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LoL Worls Prize Pool Up to $4 Million

October 11, 2016 - News

Trying to put a stop to the crisis of financial inadequacy of its pro scene, Riot Games recently released a statement outlining their plans for fixes for the situation. One of the points outlined in the plan was the intention to raise Worlds prize-pool by putting 25% of Championship champion and ward skin’s revenue in the the sum awarded to teams. This change was supposed to apply to this year’s event.

Riot games revealed that due to sales revenue of Championship Zed and Championship Ward skins, the payout has already increased by a bit more than $2 million dollars, reaching $4 million, when the revenue percentage was added to the initial prize pool of $2 million. That actually gives an insight into how much Riot Games can make from sales of a skin. Granted, Championship skins are limited time only, as well as very cool, so they probably earn more in a shorter time than normal, but still, if 25% is 2 million, Championship Zed and Ward skins earned Riot around $8 MILLION dollars. That’s honestly impressive.

Okay, the prize pool is the best it’s ever been in League of Legends, if not eSports. Dota 2 had a record prize pool of $20 million dollars, after all. In either case, it’s important to know how the money is going to be distributed. Obviously, using set amounts of money doesn’t work with a dynamic prize pool, so Riot set percentages for each place. Here it is:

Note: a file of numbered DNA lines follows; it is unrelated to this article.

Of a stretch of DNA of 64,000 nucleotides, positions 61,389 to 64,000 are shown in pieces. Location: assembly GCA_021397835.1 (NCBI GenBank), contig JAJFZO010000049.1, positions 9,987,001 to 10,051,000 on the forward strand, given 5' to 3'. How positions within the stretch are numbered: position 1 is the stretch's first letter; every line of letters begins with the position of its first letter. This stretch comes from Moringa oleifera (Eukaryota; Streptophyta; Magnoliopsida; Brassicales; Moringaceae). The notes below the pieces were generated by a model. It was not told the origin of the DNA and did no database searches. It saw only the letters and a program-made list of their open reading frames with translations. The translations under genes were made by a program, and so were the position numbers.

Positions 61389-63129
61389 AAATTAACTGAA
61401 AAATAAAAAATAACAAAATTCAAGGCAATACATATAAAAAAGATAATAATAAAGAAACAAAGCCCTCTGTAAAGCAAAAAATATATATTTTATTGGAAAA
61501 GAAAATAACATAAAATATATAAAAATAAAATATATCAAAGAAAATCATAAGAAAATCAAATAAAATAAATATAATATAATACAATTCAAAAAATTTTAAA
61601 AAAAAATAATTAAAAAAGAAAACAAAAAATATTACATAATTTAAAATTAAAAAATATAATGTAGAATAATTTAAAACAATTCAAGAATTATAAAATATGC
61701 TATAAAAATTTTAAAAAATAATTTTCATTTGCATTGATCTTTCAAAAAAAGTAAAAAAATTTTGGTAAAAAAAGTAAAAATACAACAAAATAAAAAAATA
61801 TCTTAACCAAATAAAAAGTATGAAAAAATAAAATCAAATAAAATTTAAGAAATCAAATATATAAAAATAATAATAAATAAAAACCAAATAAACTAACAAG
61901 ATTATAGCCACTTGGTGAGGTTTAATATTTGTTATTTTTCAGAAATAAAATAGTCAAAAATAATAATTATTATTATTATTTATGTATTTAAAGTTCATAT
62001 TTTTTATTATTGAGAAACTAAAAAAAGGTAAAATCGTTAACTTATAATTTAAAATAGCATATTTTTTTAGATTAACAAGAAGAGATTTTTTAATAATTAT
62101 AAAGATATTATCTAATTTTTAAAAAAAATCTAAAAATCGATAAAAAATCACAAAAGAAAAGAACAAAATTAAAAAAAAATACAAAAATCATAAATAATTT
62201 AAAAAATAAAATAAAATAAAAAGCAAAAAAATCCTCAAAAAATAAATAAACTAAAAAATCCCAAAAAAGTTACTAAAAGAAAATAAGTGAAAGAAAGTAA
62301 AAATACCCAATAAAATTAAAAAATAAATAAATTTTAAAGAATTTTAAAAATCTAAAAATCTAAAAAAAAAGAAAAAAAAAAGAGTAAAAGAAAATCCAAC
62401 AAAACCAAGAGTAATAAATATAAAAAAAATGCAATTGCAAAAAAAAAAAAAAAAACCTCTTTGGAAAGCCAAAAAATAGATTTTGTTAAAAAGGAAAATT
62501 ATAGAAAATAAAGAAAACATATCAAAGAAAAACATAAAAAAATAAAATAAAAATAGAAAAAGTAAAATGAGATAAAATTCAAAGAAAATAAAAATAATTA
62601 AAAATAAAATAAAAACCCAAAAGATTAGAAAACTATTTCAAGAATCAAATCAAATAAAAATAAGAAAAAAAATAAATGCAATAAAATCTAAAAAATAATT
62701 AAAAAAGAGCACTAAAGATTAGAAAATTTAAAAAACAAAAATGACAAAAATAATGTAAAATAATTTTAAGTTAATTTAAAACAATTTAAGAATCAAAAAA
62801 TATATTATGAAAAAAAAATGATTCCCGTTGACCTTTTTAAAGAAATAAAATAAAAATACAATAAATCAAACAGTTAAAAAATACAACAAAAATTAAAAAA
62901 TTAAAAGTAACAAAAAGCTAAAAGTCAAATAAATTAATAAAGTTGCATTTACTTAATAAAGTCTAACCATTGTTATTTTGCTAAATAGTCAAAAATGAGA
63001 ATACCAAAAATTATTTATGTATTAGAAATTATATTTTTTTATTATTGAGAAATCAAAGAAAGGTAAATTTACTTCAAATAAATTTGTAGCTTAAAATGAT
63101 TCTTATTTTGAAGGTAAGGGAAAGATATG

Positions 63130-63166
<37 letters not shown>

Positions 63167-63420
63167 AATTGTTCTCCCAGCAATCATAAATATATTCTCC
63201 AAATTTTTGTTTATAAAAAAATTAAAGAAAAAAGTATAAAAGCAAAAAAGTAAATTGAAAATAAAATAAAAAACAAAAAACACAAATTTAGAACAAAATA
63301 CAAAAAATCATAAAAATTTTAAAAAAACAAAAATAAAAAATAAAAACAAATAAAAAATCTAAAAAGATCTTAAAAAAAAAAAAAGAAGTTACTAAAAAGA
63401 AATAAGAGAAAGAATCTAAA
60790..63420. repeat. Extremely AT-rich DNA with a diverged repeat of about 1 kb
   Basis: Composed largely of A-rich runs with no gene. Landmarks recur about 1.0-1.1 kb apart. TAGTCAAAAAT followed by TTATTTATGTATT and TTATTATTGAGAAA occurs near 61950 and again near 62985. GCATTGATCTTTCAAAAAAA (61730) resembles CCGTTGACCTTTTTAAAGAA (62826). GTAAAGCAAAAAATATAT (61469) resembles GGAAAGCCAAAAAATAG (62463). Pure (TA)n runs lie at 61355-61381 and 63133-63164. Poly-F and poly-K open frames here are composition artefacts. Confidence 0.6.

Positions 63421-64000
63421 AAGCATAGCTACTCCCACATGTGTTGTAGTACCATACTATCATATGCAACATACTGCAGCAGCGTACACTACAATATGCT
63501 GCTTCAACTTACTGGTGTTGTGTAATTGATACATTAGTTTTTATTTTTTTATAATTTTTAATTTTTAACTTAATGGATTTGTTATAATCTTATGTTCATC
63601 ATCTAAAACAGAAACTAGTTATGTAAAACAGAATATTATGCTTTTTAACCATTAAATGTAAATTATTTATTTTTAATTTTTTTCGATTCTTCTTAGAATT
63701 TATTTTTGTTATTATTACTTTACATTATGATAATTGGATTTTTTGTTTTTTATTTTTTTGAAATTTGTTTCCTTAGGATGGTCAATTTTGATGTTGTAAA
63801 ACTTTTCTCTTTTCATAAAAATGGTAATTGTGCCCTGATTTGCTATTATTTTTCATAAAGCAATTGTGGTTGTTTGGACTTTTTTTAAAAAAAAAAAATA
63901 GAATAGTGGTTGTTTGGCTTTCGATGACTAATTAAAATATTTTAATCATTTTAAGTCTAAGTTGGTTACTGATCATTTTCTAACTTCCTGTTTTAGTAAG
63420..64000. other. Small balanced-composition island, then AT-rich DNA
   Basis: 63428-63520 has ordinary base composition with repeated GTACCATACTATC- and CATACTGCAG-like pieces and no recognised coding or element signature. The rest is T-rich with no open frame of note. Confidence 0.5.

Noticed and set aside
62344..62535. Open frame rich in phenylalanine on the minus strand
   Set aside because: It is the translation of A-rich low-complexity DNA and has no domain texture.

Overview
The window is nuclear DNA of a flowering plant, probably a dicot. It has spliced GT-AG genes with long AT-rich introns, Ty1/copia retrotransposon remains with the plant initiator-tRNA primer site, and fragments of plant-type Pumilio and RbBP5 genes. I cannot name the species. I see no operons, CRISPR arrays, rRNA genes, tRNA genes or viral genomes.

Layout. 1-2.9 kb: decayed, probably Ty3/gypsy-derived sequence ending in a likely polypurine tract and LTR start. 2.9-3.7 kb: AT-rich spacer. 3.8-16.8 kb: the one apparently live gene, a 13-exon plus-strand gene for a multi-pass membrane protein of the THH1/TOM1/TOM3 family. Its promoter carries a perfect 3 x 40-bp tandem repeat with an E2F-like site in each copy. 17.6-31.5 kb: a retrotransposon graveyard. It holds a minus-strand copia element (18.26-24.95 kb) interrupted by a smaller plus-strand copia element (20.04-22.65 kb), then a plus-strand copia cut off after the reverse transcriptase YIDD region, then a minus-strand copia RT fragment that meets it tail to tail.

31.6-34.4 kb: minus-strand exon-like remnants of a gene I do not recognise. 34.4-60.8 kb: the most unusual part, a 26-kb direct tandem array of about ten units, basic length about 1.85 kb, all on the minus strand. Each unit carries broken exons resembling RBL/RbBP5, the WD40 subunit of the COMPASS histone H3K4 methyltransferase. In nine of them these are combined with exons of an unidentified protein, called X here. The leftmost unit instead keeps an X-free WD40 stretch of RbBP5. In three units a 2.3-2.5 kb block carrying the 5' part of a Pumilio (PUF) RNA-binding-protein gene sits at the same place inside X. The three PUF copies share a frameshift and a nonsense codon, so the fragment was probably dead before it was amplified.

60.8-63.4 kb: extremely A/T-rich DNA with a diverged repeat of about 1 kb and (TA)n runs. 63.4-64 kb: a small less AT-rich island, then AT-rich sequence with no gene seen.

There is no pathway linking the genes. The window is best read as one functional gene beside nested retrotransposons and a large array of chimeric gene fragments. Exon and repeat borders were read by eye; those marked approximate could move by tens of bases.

1st place: 40% of the prize pool

2nd place: 15% of the prize pool

3rd/4th place: 7,5% of the prize pool

5th-8th place: 4% of the prize pool

9th-12th place: 2.25% of the prize pool

13th-16th place: 1.25% of the prize pool

The distribution is a little bit weird in this tournament. Usually, it’s a little bit more top-heavy, so to speak, with 50% going to the winner and the rest distributed to the top 8 in shrinking sums when going down the standings. Apparently, Riot Games wanted to reward the teams participating in the tournament for their work during the whole season by paying some money out even to the last place teams. How much will they get? Around $50,000, which is honestly better than what high-placed teams receive in CS:GO’s non-Major tournaments. Of course, comparing non-Valve sponsored events to the League of Legends tournament of the year, organized by the developer is not exactly fair.

Let’s make it fair by looking at the most recent CS:GO Major, ESL One Cologne. Valve put up $1,000,000, 50% of which went to the winner, 15% to 2nd place, 7% to 3rd-4th, 3,5% to 5th-8th, and the last 8 teams received $8,750, which is 0,875% of the overall prize pool. Worlds prize pool is 4 times bigger, so the money will be unavoidably more impressive. If you want to see what it would look like with LoL-level sums of money, just multiply CS:GO sums by 4 to get what they would be using the CS:GO model to distribute the LoL Worlds prize pool. The most interesting thing is that Riot Games chose to take 10% of the whole prize pool from the winner (that’s around $400,000 for a $4 million pool, by the way) and distributed it to support the weakest teams more. Keeping in mind that a Korean or Chinese team is the most likely to win, dedicated more money to support the regions with harder financial circumstances seems like a great idea. After all, it’s not like SK Telecom can’t support their marketing vehicle, not to mention Samsung, while European and NA teams struggle financially much more often.